Growing up in Jaipur, Ilyas Raphael Khan was exposed to traditional tabla playing through his grandfather, and started learning at the age of five. When he was 10, he heard the contemporary vocal percussion form of beatboxing. The tabla player decided to blend the two, and began giving shows under the stage name Tablaboxing (Ilyas Raphael Khan). “I wanted to combine the old art with the new form to create something unique,” he says.
Khan is one of the performers at the RagaMoon 2020 music festival to be held in Gorai over the weekend. Other artistes in the line-up are German fusion multi-instrumentalist Prem Joshua, fusion act Vasu Dixit Collective, sitar player Mehtab Ali Niazi and Harpreet Singh, who composes tunes out of works of well-known poets.
The festival attracts a small community of music lovers who come together to celebrate music in natural surroundings. It is held over a 24-hour period in which performances are interspersed with workshops.
For his part, Khan will do a solo set with beatboxing, tabla and loops. “I will be doing my own compositions besides some well-known pieces. Instead of using traditional tabla bols, I use new syllables or beatboxing to illustrate rhythms,” he says. The family of Khan’s father, Hameed Kawa Khan has seen seven generations of musicians.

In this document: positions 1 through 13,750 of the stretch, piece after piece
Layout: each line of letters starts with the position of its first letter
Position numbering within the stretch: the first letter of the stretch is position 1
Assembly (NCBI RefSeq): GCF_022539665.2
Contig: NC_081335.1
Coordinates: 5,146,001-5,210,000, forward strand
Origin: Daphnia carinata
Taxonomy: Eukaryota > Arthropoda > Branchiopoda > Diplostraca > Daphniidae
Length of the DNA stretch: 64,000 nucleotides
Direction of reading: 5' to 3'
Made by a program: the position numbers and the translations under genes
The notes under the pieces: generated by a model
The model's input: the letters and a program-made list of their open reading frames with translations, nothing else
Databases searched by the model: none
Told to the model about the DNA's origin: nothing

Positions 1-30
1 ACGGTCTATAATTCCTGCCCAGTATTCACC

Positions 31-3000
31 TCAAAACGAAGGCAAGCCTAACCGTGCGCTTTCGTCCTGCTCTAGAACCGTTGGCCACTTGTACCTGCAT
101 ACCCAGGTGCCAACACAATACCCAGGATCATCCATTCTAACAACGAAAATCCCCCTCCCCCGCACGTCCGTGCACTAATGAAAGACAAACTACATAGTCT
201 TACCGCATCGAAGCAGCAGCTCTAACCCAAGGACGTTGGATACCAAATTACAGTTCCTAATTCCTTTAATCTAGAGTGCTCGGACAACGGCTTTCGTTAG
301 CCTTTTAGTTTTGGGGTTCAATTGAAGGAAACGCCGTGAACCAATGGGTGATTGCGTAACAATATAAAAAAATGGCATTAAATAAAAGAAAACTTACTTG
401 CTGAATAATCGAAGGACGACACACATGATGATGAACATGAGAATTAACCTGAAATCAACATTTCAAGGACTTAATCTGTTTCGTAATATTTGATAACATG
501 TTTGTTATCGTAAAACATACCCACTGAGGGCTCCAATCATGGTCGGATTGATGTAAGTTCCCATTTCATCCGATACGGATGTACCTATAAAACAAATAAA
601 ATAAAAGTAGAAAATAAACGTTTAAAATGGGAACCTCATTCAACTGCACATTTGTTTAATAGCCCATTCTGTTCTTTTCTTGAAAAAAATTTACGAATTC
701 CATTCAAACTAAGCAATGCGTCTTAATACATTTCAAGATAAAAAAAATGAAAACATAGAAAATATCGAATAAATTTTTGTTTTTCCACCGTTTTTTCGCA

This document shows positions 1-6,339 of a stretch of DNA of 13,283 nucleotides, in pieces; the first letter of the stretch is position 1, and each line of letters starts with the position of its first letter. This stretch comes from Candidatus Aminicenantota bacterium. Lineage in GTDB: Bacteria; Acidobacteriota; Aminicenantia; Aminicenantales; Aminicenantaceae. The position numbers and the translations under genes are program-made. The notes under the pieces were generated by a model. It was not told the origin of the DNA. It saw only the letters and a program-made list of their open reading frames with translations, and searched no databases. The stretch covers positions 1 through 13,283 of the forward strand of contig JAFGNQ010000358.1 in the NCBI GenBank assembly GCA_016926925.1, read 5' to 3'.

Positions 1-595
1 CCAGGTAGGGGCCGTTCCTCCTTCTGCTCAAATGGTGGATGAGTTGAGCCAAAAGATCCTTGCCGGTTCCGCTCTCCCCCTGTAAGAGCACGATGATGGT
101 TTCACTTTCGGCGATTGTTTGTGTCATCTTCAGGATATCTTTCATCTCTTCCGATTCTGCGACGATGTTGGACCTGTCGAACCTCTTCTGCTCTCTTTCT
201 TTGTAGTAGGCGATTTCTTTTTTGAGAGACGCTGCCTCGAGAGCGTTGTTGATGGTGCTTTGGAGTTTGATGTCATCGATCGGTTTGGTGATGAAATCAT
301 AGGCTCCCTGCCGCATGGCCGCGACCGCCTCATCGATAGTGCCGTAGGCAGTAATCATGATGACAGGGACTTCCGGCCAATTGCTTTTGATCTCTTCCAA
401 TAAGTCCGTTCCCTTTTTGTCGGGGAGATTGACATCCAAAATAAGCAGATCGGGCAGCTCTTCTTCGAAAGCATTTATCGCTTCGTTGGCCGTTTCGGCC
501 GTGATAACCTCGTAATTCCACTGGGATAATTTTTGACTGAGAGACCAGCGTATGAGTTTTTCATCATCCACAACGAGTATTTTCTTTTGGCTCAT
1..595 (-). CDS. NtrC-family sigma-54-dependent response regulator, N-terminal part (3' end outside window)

He says, “I come from a mixed background, with a French mother. As I was trained in traditional music, I initially didn't tell my father about my love for beatboxing. I did my first tablaboxing show at the age of 12, and when my father saw it to my surprise he was actually happy.”
Khan first discovered the musical form when he heard Jason Singh from the UK. He recalls, “I taught myself through YouTube videos and later learnt from my idol Alem, world champion in beatboxing. I was fortunate to perform with him on many occasions,” he says. Besides Alem, Khan’s other big influence has been tabla maestro Ustad Zakir Hussain. “I am inspired by the way they live their lives, and their philosophy. Musically, I don’t focus on any genre. I listen to everything from Indian folk to world music forms like Celtic and Arabic music, western classical, dubstep, hip-hop and Bollywood,” smiles Khan.
Besides recording a tablaboxing EP, Khan has shot many music videos and collaborated with global artistes. He says, “The response to my shows abroad has been great, and I am happy to represent Indian music and culture.”
Khan believes it is important to evolve, while giving due respect to music’s traditional roots. “This way we don’t lose our heritage and the young generation will enjoy it in today’s style,” asserts Khan.
For details on RagaMoon, see insider.in